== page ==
Biodiversity information has been collected for the state since the earliest times of European settlement. This information was initially stored, along with Australian plant and animal specimens, in the vast museum and herbarium collections of Europe.
With the increase of our own Australian museums and herbaria in the early 19th century this critical information began to be stored and analysed in our own organisations. The expansion of the Australian national protected area system in the 1970s, and the need to understand and manage our natural environments for nature conservation, coincided with the first wave of Australian scientists to be trained in the new science of ecology. The amount of data and information being collected rapidly expanded, and standards and regulations for the collection and management of the information became necessary.
Since that time, a substantial expansion in the number of biodiversity projects, with the associated increase in more detailed biodiversity information, has increased the need for improved information sharing to ensure researchers around the world are provided with the latest data.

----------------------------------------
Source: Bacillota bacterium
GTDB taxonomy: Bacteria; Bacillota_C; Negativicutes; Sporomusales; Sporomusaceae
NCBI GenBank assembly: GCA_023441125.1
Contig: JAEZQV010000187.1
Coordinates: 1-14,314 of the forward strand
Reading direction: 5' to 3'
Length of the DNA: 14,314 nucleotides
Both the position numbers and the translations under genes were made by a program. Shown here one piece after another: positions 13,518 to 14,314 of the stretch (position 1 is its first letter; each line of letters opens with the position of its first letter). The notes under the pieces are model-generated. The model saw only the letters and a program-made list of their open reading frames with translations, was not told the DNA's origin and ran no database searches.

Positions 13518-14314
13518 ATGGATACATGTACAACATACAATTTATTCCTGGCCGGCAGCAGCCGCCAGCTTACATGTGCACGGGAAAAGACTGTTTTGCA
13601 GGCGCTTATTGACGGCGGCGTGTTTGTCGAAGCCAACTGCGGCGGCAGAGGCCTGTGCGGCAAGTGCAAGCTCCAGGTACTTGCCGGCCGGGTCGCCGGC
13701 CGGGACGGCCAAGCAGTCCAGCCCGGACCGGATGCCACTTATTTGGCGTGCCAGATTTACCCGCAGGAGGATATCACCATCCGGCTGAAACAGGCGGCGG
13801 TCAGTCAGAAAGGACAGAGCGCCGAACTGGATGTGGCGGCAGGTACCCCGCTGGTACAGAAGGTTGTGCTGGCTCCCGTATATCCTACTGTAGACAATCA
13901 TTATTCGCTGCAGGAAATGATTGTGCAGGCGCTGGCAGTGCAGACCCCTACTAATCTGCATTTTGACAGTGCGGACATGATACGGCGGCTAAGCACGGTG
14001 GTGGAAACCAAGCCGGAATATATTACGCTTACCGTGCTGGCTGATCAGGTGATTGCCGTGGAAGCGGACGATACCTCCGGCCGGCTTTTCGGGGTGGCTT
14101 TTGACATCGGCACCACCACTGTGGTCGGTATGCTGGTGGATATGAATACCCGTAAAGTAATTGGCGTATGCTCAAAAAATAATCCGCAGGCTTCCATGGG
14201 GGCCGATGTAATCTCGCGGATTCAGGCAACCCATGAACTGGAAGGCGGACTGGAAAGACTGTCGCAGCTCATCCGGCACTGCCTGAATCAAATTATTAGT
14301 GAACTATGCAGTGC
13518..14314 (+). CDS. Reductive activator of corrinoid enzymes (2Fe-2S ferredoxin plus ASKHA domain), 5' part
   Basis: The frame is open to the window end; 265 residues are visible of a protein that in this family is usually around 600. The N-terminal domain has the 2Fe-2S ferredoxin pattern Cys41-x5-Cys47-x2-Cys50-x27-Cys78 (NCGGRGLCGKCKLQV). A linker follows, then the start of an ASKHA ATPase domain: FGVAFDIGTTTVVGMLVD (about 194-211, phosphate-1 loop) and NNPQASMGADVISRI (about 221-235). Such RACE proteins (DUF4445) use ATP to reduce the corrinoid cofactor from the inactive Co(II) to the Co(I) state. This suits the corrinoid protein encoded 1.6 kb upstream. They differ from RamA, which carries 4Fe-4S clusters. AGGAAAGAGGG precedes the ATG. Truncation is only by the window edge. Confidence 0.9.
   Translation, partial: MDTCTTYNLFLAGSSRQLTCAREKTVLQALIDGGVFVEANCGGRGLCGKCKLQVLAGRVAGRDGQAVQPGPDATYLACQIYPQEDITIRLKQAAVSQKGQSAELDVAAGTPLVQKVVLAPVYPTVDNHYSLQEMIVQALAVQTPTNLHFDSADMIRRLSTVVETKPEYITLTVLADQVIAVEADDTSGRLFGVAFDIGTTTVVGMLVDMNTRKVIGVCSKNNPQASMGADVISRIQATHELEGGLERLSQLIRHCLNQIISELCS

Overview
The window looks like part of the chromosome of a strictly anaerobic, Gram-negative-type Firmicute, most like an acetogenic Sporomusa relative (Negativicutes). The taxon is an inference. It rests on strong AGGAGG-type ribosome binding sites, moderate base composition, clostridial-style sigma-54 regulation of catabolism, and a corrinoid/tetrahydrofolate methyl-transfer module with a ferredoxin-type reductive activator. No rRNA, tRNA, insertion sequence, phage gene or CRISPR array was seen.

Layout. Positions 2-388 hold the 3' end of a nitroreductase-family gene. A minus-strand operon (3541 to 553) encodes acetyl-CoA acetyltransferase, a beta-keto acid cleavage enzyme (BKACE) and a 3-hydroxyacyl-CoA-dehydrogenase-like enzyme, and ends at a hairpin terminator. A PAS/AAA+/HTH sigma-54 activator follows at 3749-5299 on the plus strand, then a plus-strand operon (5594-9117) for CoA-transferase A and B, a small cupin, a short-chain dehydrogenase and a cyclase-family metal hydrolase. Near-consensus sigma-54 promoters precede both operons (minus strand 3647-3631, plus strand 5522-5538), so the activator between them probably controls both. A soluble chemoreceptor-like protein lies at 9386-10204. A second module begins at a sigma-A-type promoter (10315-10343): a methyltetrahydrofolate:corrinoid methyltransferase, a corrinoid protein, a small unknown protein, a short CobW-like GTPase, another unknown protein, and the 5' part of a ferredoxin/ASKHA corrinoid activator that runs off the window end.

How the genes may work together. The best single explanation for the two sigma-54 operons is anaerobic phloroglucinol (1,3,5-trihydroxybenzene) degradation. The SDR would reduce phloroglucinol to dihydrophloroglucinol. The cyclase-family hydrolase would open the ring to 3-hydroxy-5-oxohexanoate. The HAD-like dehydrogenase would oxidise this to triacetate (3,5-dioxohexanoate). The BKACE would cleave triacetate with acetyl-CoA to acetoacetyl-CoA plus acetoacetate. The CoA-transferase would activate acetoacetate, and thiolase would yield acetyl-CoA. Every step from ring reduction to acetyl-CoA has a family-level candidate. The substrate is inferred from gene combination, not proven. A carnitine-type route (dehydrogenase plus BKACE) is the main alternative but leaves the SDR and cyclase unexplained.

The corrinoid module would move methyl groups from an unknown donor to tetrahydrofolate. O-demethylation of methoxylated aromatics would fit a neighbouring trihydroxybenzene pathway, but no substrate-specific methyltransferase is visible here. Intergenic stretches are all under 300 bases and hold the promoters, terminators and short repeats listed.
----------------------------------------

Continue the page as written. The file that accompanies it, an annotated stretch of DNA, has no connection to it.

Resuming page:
Mapping and information for the distribution and condition of our state’s soil and land resources has also been developed. This is used to support planning, policy development, and on-ground decision making for a range of important environmental issues, including the sustainable management of soil and land resources (eg combating erosion, salinity, acidification), land use planning, climate change adaptation, and other areas of integrated natural resource management.
Information and data is shared through various forms. These include: